Multinational Monitor

SEP/OCT 2005
VOL 26 No. 9


The Storm This Time: A Personal Account of the Natural and Unnatural Disaster in the Wake of Hurricane Katrina
by David Helvarg

Disaster Profiteering: The Flood of Crony Contracting Following Hurricane Katrina
by Charlie Cray

Between Soldiers and Bombs: Iraq's Fledgling Labor Movement
by David Bacon

Takeover Inn Argentina: Argentina's Worker-Run Cooperative Movement
by Aaron Freeman


The Human Engineering of Catastrophe: Coastal Maldevelopment and Katrina's Wrath
An Interview with Mark Davis

The Soul of New Orleans: Asseting Rights of Low- and Moderate-Income Families in Hurricane Reconstruction
An Interview with Tanya Harris

Restoring the Gulf: An Ecological Agenda
An Interview with Cynthia Sarthou


Behind the Lines

Exploiting Disaster

The Front
Fake Debarment

The Lawrence Summers Memorial Award

Names In the News


Names In the News

Pfizer Fraud Alleged

Pfizer misled consumers into using its anti-cholesterol drug Lipitor despite the absence of evidence from clinical trials that the drug or others in its class are of any benefit to large segments of the population, according to a consumer class action lawsuit filed against the world’s largest drug maker in October.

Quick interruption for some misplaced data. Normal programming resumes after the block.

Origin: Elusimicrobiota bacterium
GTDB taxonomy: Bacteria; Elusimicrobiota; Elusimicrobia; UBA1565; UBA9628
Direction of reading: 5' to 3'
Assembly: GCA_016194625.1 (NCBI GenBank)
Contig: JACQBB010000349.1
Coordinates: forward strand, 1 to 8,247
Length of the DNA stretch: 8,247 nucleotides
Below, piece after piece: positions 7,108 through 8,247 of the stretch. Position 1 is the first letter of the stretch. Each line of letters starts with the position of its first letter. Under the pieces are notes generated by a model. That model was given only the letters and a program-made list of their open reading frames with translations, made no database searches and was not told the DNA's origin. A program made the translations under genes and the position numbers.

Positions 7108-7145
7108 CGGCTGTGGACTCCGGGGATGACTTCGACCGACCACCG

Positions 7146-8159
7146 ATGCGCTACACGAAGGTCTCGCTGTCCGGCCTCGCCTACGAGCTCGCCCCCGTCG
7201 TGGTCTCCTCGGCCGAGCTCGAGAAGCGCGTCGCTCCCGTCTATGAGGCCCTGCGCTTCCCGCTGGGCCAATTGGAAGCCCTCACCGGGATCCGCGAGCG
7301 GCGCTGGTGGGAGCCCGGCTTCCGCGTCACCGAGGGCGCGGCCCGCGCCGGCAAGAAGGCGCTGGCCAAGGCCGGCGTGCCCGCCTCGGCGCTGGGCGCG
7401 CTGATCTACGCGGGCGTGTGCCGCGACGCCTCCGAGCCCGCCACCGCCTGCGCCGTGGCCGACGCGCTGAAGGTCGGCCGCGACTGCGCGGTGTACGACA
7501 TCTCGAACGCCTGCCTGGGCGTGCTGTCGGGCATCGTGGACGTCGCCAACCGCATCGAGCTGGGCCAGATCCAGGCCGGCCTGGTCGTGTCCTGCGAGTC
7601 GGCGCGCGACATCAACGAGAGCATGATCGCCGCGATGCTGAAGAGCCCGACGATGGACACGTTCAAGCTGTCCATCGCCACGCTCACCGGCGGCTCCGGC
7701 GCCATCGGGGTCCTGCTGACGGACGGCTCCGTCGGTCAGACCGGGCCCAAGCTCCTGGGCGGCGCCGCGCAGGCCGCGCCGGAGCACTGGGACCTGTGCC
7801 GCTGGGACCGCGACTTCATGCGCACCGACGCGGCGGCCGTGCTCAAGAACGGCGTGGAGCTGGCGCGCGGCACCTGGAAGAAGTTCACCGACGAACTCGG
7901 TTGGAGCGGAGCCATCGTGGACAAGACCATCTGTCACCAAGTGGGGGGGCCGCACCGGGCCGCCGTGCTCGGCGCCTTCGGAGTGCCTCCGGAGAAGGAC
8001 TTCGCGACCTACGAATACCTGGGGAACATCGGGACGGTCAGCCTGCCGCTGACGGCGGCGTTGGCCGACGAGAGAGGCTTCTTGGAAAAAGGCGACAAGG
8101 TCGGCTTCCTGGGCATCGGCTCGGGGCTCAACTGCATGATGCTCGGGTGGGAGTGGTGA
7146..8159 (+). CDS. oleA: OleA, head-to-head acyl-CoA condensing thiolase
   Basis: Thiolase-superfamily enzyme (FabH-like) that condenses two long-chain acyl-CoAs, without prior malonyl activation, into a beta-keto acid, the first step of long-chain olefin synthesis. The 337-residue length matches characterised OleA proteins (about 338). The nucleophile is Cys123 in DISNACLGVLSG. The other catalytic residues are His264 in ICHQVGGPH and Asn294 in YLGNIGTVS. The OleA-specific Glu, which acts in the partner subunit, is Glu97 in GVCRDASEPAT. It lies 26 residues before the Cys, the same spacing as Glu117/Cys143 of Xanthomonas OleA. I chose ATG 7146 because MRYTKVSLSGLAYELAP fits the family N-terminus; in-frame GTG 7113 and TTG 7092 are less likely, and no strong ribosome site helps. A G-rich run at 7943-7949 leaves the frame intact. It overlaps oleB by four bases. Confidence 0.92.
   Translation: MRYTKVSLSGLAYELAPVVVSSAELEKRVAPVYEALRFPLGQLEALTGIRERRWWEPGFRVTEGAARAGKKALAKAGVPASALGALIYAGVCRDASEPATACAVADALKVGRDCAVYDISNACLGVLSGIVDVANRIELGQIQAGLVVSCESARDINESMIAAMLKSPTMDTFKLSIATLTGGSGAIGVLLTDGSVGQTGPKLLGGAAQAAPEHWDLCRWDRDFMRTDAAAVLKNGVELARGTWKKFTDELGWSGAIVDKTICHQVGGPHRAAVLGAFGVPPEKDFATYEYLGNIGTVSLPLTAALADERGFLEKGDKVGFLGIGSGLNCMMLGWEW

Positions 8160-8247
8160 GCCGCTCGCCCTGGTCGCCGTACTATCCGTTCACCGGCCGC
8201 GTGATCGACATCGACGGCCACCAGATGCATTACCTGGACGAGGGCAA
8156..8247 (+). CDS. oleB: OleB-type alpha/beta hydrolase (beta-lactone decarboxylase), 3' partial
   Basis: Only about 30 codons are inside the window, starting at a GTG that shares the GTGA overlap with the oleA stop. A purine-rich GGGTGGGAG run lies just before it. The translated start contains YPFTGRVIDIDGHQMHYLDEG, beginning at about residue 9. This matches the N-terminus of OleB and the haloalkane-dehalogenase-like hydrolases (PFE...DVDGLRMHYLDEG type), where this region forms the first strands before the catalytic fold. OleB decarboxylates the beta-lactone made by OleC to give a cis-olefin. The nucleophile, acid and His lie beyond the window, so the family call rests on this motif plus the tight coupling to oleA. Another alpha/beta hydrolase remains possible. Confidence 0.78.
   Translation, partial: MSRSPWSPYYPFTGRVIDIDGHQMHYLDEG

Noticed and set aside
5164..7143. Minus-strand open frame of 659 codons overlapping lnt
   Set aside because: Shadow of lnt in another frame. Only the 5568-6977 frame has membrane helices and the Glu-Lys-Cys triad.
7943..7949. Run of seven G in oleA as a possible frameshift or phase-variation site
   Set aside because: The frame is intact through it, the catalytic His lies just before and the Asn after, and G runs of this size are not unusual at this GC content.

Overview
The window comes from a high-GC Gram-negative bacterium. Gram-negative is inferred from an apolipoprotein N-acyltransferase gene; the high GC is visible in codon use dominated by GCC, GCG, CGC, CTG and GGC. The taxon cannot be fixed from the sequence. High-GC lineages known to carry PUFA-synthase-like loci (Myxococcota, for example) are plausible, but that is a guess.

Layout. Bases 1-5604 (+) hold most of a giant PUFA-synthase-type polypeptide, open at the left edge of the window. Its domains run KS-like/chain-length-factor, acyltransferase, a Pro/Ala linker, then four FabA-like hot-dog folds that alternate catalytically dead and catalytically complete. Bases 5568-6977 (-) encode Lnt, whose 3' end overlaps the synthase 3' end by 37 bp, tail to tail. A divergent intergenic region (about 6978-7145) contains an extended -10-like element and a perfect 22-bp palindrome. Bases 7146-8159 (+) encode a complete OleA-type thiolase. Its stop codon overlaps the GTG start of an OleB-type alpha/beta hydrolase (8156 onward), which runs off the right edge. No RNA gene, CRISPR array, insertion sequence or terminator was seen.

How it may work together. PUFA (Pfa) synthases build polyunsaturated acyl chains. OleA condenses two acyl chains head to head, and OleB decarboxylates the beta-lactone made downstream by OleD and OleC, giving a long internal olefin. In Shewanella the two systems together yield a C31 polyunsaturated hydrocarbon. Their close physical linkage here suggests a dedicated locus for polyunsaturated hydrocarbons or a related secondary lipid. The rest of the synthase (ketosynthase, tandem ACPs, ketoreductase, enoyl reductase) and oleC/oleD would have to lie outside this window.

According to Steve Berman, the lead attorney for the proposed class, Pfizer promoted Lipitor by claiming it prevents heart disease in women and the elderly, even though no clinical test has established such a benefit.

The lawsuit alleges that Pfizer engaged in a massive campaign to convince both doctors and patients that Lipitor is a beneficial treatment for nearly everyone with elevated cholesterol, even though no studies have shown it to be effective for women and those over 65 years of age who do not already have heart disease or diabetes.

Lipitor is in the class of cholesterol-lowering drugs called statins and it is the best-selling drug in the world, with sales in 2004 of more than $10 billion.

“The idea that lowering cholesterol always reduces the risk of heart disease has become the conventional wisdom, which drug companies like Pfizer have taken great pains to promote,” says Dr. John Abramson, clinical instructor of ambulatory care at Harvard Medical School and author of Overdosed America: The Broken Promise of American Medicine. “But for women under 65 and people over 65 with no history of heart disease or diabetes, the evidence just isn’t there. Millions of women and seniors are spending huge sums to take Lipitor every day despite a lack of proof that it’s doing anything beneficial for them, and may actually be harming the elderly.”

Tax Breaks for Rip-Offs

Do wrong, pay a fine, take a tax deduction.

That’s the norm for companies in the United States charged with wrongdoing under civil (as opposed to criminal) statutes and settling the claims, according to a September report from the General Accountability Office (GAO), the research arm of Congress.

The GAO received responses to a survey on companies’ tax treatment of 34 civil settlements with total amounts exceeding $1 billion.